LinuxQuestions.org

LinuxQuestions.org (/questions/)
-   General (https://www.linuxquestions.org/questions/general-10/)
-   -   If social media's bad then so is free speech? (https://www.linuxquestions.org/questions/general-10/if-social-medias-bad-then-so-is-free-speech-4175701416/)

jamison20000e 10-03-2021 09:48 AM

If social media's bad then so is free speech?
 
As long as it's open source platforms, run by communities, what's the problem...

You should be able to guess my answer, "parents!" None of them are perfect but THINGS evolve. ;)

Corporations, on the other hand are all bad!?

enorbet 10-03-2021 07:11 PM

It is my understanding that ALL social media has some form of "moderation" and moderators whether people with opinions and agendas or algorithms. By definition that is not "free and open" speech. The degree to which that is so creates an environment that encourages "rabbit hole" clickbait.

Of course corporations are not in and of themselves inherently bad but in some environments, like what is referred to as "Late Stage Capitalism" those that have succeeded progressively work their way into Law giving rise to such things as bribery, kickbacks, "pork" and the lobby system. It may possibly go even deeper when corporations are too concerned (or solely concerned!) with stockholders instead of customers. further fueling stagnation and artificially reduced competition.

It's weird. Corporations used to deal commonly in 100 year contracts. Now they often don't consider past the following quarter.

rkelsen 10-03-2021 07:22 PM

Quote:

Originally Posted by jamison20000e (Post 6288646)
As long as it's open source platforms, run by communities, what's the problem...

Aha. But none of the "most popular" ones are either of those things.

They're private services provided by businesses.

As such, they have the right to deny service to whoever they like. It has nothing to do with freedom of speech.

Politicians here love to quote Voltaire, but when it gets down to brass tacks they'll stop at nothing to silence voices they disagree with. This happens on both sides of politics. Neither side is more (or less) guilty of this behaviour.
Quote:

Originally Posted by jamison20000e (Post 6288646)
You should be able to guess my answer, "parents!" None of them are perfect but THINGS evolve. ;)

"A million monkeys bashing on a million typewriters will eventually recreate the works of Shakespeare."

Well, social media disproved that theory.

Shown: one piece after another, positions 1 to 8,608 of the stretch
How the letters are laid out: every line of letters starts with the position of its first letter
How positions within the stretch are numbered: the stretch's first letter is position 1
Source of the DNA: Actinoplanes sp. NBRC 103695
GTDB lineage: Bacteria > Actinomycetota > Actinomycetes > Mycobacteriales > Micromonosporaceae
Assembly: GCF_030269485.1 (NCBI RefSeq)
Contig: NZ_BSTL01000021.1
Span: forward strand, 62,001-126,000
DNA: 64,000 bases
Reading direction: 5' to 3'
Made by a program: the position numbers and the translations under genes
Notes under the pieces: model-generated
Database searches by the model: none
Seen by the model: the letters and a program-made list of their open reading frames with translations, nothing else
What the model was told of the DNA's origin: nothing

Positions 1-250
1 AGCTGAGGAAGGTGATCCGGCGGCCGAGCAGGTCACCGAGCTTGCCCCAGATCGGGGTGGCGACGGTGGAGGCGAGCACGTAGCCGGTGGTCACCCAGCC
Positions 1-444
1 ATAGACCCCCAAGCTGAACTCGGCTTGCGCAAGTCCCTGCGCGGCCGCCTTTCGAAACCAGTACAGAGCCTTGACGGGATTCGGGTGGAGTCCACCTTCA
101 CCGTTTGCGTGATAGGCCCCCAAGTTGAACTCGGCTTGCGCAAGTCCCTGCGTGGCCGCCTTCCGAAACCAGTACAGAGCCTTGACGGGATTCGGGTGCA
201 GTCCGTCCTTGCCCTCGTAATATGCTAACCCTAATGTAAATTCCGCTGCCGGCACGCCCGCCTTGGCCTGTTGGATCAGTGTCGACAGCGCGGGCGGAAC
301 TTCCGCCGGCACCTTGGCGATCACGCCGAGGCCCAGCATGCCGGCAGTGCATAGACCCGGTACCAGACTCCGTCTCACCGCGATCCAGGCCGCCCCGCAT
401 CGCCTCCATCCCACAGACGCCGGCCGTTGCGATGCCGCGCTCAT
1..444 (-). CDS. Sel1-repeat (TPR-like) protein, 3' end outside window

Quote:

Originally Posted by jamison20000e (Post 6288646)
Corporations, on the other hand are all bad!?

No, not at all. Corporations are run by people. It's people who are bad.

Ser Olmy 10-03-2021 07:33 PM

Quote:

Originally Posted by rkelsen (Post 6288780)
As such, they have the right to deny service to whoever they like. It has nothing to do with freedom of speech.

Advocates of the right to Free Speech believe it's a natural right.

That's the reason it's enshrined in law in some countries; since it's a right that no-one should interfere with, lawmakers decided to explicitly block what they thought was the only entity that could really prevent people from publicly speaking freely, the government, from doing so.

As it turns out, in the modern world, there are issues with both the "government" and the "publicly" part of that reasoning. Governments are no longer necessarily the strongest enforcer of rules and regulations, and what do you do when the commons have all been bought by private corporations?

jbuckley2004 10-03-2021 07:36 PM

The problem is that, even though the platforms may be open source, control is most definitely not. Thanks to "cancellation", a penalty is often inflict for speech which was, until recently, considered noncontroversial and people were free to speak it. Pretty severe penalties can be inflicted too, including loss of jobs, income and reputation. So, control has been forfeited in many social platforms like Twitter whether "open source" or not and you can no longer say that the speech spoken by anyone is free.

And BTW. Has Donald Trump been free to say what he wants on Twitter since January? I know quite a few people who actually want to hear what he has to say, and some of those are people who don't agree with him (they do want to know the issues, however). And if he can't speak his mind there, can I?